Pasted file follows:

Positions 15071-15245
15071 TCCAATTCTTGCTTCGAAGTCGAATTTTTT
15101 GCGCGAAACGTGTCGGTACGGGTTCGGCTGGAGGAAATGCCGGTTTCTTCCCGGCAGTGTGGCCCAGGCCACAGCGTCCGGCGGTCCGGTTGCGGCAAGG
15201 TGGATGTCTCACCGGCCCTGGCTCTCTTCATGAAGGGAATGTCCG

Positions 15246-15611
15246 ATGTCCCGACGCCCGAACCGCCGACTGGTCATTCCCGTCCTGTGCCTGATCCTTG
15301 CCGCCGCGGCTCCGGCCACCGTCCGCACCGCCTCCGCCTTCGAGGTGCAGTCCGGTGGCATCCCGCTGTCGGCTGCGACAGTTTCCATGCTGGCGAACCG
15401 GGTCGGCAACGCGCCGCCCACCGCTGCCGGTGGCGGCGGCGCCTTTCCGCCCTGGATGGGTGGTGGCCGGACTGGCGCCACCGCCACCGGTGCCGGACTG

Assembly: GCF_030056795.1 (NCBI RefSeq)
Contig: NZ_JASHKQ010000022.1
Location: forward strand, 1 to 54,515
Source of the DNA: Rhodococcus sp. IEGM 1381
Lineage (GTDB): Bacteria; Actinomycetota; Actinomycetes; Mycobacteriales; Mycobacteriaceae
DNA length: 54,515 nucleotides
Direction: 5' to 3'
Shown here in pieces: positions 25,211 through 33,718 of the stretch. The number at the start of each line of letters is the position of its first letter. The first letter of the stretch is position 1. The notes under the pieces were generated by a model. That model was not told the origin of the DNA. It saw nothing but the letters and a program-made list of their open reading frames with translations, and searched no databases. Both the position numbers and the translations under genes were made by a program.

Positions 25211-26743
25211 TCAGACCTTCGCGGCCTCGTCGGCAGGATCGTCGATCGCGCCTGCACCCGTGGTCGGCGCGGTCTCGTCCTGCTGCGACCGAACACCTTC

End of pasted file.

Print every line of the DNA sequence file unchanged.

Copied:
Positions 15071-15245
15071 TCCAATTCTTGCTTCGAAGTCGAATTTTTT
15101 GCGCGAAACGTGTCGGTACGGGTTCGGCTGGAGGAAATGCCGGTTTCTTCCCGGCAGTGTGGCCCAGGCCACAGCGTCCGGCGGTCCGGTTGCGGCAAGG
15201 TGGATGTCTCACCGGCCCTGGCTCTCTTCATGAAGGGAATGTCCG

Positions 15246-15611
15246 ATGTCCCGACGCCCGAACCGCCGACTGGTCATTCCCGTCCTGTGCCTGATCCTTG
15301 CCGCCGCGGCTCCGGCCACCGTCCGCACCGCCTCCGCCTTCGAGGTGCAGTCCGGTGGCATCCCGCTGTCGGCTGCGACAGTTTCCATGCTGGCGAACCG
15401 GGTCGGCAACGCGCCGCCCACCGCTGCCGGTGGCGGCGGCGCCTTTCCGCCCTGGATGGGTGGTGGCCGGACTGGCGCCACCGCCACCGGTGCCGGACTG

Assembly: GCF_030056795.1 (NCBI RefSeq)
Contig: NZ_JASHKQ010000022.1
Location: forward strand, 1 to 54,515
Source of the DNA: Rhodococcus sp. IEGM 1381
Lineage (GTDB): Bacteria; Actinomycetota; Actinomycetes; Mycobacteriales; Mycobacteriaceae
DNA length: 54,515 nucleotides
Direction: 5' to 3'
Shown here in pieces: positions 25,211 through 33,718 of the stretch. The number at the start of each line of letters is the position of its first letter. The first letter of the stretch is position 1. The notes under the pieces were generated by a model. That model was not told the origin of the DNA. It saw nothing but the letters and a program-made list of their open reading frames with translations, and searched no databases. Both the position numbers and the translations under genes were made by a program.

Positions 25211-26743
25211 TCAGACCTTCGCGGCCTCGTCGGCAGGATCGTCGATCGCGCCTGCACCCGTGGTCGGCGCGGTCTCGTCCTGCTGCGACCGAACACCTTC